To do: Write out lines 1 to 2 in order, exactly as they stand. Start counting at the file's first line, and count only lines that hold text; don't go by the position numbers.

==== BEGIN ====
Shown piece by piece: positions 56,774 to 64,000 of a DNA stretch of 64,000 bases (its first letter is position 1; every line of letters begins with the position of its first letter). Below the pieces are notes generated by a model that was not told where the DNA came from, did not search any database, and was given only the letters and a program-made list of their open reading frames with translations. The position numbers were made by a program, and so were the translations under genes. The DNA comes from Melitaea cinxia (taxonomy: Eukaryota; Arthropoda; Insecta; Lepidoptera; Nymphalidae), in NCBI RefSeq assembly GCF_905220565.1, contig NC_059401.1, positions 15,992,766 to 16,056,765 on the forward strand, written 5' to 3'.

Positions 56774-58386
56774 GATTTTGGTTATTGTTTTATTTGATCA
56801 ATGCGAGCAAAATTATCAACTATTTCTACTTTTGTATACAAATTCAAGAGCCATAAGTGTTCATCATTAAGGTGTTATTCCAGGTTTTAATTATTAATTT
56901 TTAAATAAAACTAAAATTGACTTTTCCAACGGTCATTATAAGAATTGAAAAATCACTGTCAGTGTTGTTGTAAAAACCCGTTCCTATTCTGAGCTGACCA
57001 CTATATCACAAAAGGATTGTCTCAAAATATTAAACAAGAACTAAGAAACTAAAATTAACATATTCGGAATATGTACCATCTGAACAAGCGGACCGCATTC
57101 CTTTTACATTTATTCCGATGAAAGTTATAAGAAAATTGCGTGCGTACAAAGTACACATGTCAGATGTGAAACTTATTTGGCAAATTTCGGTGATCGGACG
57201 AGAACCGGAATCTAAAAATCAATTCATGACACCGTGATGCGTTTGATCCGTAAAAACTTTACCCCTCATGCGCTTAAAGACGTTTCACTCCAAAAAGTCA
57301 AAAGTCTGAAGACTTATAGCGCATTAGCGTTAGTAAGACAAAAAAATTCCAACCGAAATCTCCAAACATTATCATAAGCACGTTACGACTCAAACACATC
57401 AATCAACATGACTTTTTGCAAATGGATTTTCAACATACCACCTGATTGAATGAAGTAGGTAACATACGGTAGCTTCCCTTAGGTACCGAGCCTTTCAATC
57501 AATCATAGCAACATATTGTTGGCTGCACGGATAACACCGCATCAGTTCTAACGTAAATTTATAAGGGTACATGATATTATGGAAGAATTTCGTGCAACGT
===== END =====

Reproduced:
Shown piece by piece: positions 56,774 to 64,000 of a DNA stretch of 64,000 bases (its first letter is position 1; every line of letters begins with the position of its first letter). Below the pieces are notes generated by a model that was not told where the DNA came from, did not search any database, and was given only the letters and a program-made list of their open reading frames with translations. The position numbers were made by a program, and so were the translations under genes. The DNA comes from Melitaea cinxia (taxonomy: Eukaryota; Arthropoda; Insecta; Lepidoptera; Nymphalidae), in NCBI RefSeq assembly GCF_905220565.1, contig NC_059401.1, positions 15,992,766 to 16,056,765 on the forward strand, written 5' to 3'.

Positions 56774-58386